Plenty of small Canadian towns have one huge attraction, like the big nickel in Sudbury, Ontario, or the giant mower in Enderby, British Columbia.
For Port McNeill, on the northern end of Vancouver Island, that larger-than-life structure is the ‘World’s Largest Burl.’
In May of this year, the almost 70,000-pound monument caught fire — not through the ubiquitous spectre of the B.C. wildfire cycle, and not by an act of vandalism either. Unfortunately, it took some time for that fact to become clear and not before two innocent teens had to mistakenly face the wrath of an outraged public.
A tree burl is an abnormal growth on a tree, essentially like nature’s tumour. Similar to human tumours, excessive cell growth causes the trunk deformities. Cut from a spruce tree more than 500-years-old, the big burl in Port McNeill weighs 30 tonnes, and stands approximately 20 feet high, garnering the Guinness World Record for the largest preserved burl in the world.
At 1:29 a.m. on May 18, the Port McNeill RCMP responded to a call reporting that the burl was on fire. The burl and its protective structure were completely engulfed, and the structure was completely destroyed. The burl sustained extensive damages.
CCTV footage later revealed two suspects that were seen in the area carrying what looked like a yellow jerry can around the time the fire was determined to have started, but new information has revealed it wasn’t actually gas container the suspects were carrying.
It was a jug of apple juice.
The apple juice discovery was made after a local parent saw the footage and recognized the container as something he buys for his kids from the local IGA, according to Mayor James Furney.
The two young men in the footage were able to prove it was in fact juice, having had the receipt and the purchase was successfully confirmed.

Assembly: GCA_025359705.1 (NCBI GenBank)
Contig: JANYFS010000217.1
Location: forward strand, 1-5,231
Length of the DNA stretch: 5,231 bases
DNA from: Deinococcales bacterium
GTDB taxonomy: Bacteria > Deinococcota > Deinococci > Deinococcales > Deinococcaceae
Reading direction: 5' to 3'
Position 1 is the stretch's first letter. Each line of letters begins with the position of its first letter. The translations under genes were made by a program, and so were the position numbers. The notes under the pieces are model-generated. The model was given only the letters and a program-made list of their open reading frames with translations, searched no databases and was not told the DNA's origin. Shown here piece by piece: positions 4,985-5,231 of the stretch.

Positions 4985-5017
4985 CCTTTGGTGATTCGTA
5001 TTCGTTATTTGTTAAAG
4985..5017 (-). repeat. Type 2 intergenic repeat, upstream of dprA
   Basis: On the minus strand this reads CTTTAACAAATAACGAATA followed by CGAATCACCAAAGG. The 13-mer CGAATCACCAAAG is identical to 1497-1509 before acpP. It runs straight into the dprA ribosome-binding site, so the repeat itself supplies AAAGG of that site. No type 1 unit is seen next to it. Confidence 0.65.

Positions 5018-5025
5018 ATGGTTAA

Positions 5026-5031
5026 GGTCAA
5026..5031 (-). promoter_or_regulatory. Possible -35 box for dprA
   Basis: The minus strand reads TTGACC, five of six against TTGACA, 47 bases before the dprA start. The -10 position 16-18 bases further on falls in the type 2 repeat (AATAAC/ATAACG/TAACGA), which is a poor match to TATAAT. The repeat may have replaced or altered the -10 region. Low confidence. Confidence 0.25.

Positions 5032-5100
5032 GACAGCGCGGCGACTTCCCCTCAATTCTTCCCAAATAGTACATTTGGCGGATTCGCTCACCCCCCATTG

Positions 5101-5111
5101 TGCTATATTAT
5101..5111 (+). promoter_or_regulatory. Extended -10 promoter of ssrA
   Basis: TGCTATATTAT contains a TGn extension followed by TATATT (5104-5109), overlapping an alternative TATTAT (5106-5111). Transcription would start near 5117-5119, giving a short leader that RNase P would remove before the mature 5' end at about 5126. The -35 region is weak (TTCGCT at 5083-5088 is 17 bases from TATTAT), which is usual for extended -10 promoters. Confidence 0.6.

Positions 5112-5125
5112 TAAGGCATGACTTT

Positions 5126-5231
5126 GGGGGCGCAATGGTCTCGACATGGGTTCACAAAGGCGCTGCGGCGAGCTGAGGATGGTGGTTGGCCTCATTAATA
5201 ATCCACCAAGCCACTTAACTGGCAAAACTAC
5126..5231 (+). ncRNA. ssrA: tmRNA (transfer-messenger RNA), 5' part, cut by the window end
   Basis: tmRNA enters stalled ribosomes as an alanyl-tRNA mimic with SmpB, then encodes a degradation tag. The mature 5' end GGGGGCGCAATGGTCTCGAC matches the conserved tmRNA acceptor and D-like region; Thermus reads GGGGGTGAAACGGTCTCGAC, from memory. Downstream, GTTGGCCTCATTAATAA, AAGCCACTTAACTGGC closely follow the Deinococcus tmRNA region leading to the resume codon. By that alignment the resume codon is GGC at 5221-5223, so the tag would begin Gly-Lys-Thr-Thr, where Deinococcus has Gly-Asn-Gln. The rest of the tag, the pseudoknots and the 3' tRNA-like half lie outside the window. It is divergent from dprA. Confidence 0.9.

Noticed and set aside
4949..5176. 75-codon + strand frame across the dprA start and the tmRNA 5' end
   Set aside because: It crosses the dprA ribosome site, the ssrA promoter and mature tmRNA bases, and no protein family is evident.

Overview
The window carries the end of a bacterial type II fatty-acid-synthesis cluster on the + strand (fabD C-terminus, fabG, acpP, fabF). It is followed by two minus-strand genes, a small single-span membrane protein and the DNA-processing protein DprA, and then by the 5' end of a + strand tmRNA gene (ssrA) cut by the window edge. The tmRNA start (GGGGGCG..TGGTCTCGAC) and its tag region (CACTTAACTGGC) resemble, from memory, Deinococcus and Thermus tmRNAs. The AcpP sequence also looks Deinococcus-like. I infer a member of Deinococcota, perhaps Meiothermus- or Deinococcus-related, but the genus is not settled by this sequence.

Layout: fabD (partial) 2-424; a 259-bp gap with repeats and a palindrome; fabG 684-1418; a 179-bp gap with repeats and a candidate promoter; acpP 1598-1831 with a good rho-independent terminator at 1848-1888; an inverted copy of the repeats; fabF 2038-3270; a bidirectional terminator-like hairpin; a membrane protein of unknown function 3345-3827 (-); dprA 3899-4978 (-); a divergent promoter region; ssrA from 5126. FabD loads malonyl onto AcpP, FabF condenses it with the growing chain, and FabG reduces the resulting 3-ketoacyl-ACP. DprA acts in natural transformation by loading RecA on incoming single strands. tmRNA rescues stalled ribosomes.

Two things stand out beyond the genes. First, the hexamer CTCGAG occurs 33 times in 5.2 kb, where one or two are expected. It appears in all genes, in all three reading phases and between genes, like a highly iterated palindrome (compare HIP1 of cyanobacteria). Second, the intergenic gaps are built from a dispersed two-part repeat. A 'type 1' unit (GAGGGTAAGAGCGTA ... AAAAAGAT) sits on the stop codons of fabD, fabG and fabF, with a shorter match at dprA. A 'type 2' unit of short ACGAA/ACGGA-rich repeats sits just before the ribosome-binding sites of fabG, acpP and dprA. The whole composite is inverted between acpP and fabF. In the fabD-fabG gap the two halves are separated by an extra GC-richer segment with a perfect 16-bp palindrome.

Coupled with the container discovery and the fact that the boys were seen around the burl just after 11 p.m., hours before the fire, it was officially determined there was no criminal activity.
“About a month earlier we had some vandalism in town. The town had a very short fuse for a public act of vandalism, so when a second act was witnessed people were very upset. Reactions were nowhere near positive,” Furney said.
The cause of the fire has since been determined to be an improperly extinguished cigarette, but the boys have still taken accountability even though there is no way to know if it belonged to them.
They’ve been absolved of criminal charges, and have enrolled in a volunteer group that is working to restore the structure and the burl, according to Furney.
Even though the issue has reached a point of resolution, Furney said the boys involved received significant backlash from the town that continues to impact them.
“One doesn’t exit his home anymore. He is scared for his well-being,” Furney said.
“These poor young fellas who really were proven to be innocent of any ill-intent suffered that wrath of a town quick to decisions of their guilt.”
Going forward, Furney said the plan is to restore the burl as much as possible, and when asked if the title would still be held outside of any volume losses, Furney paused to laugh before answering.
“Don’t you blasphemy like that!” he said with feigned shock.
“It’s still the world’s largest burl! It might not be the heaviest, but we like to call it the world’s hottest burl instead,” he said.
Furney stressed that there was no ill-intent, and that this was merely an unfortunate accident.